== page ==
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Understanding Wellbeing Inequalities

The role of gender and educational attainment

Shot of stressed business woman working from home on laptop looking worried, tired and overwhelmed.

Source: nensuria

Wellbeing strongly depends on who you are. For example, individuals with higher education and income tend to have better health and higher satisfaction with their life, while women often report more physical and health problems than men. The question that remains open is to what extent these patterns actually change over the life course.

On the one hand, early inequalities may be exacerbated by the ageing process, causing wellbeing trajectories to diverge over the life course. This is exemplified by the fact that well-educated individuals are less likely to face risky situations and are less vulnerable when they experience adverse life course events. Additionally, education equips individuals with positive attitudes and resources that are useful for the maintenance of health across the life course. On the other hand, the ageing process could smooth initial differences across groups if the resources that generated the inequality in the first place are overcome over the life course. 

In a new study, Anna Barbuscia (University of Lausanne and Ined) and Chiara Comolli (Stockholm University and University of Lausanne) examine the development of wellbeing across age by gender and education in France and Switzerland. They use data from two rich household surveys (the Santé et Itinéraire Professionnel and the Swiss Household Panel) to compare trends in different dimensions of physical and mental health as well as relational wellbeing.

Their results indicate that in both countries, gender differences in mental health widen with age. While gender inequalities tend to accumulate with age, educational gaps do not seem to diverge over time but were largest in mid-life. This suggests that gender inequalities tend to be based on structural disadvantages that grow and accumulate with life events and the ageing process. For instance, the difficulties women face in reconciling family and work and managing career interruptions might have cumulative negative effects that make them more vulnerable than men at older ages. In contrast, socioeconomic inequalities, at least in the two contexts and given the indicators analysed by the authors, seem to be linked to characteristics that matter mostly in mid-life, while they are less relevant for reducing inequalities at older ages.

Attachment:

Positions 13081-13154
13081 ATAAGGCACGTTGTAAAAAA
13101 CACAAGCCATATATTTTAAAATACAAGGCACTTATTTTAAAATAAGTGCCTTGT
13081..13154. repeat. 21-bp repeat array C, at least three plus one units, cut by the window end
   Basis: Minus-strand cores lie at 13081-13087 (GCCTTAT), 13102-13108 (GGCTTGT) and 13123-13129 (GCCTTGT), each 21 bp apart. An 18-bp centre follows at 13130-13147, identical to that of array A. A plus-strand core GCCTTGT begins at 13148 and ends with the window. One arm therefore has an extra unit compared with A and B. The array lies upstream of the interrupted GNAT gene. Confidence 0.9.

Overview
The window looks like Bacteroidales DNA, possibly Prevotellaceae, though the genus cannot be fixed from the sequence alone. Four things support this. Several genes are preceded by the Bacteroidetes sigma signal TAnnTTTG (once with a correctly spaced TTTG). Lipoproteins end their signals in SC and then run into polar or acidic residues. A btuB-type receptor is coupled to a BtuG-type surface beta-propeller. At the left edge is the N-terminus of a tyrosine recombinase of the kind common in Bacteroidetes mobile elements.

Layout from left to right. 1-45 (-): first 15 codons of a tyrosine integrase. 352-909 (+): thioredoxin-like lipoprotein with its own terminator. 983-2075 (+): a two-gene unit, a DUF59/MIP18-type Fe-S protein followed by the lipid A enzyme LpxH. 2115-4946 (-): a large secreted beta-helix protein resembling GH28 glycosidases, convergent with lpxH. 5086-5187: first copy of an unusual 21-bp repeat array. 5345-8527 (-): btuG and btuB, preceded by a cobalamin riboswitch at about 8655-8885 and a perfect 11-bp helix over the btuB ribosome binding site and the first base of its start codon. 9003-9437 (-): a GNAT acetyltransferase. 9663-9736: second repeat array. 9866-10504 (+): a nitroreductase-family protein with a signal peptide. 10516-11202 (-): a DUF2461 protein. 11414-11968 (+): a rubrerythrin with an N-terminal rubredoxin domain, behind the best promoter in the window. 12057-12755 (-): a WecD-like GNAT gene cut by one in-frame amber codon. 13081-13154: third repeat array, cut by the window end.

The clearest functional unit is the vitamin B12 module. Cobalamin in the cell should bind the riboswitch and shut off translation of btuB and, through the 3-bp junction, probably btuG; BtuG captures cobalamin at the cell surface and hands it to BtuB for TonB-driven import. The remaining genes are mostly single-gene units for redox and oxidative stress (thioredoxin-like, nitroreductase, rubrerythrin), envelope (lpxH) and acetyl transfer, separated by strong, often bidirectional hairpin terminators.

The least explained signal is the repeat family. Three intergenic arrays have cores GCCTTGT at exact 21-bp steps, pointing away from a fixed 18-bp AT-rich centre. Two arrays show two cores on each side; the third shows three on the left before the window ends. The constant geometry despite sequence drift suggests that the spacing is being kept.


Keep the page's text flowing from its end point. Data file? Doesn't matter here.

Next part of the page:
Overall, the study shows how unequally wellbeing is distributed across social groups, and how such inequalities develop over age in two different contexts. The issue is of great relevance in contexts characterised by an ageing population and growing imbalances across and within generations, where ensuring that everyone has the opportunity to have a happy and healthy life is a primary welfare goal. Viewing wellbeing as multidimensional, the authors highlight that a satisfactory ageing process entails not just remaining in good health but also having high levels of subjective, psychological, relational and financial wellbeing. Growing wellbeing inequalities observed in many countries suggest that researchers and policy-makers should focus on reducing demographic and socioeconomic gaps in quality of life.

Author(s) of the original publication
Anna Barbuscia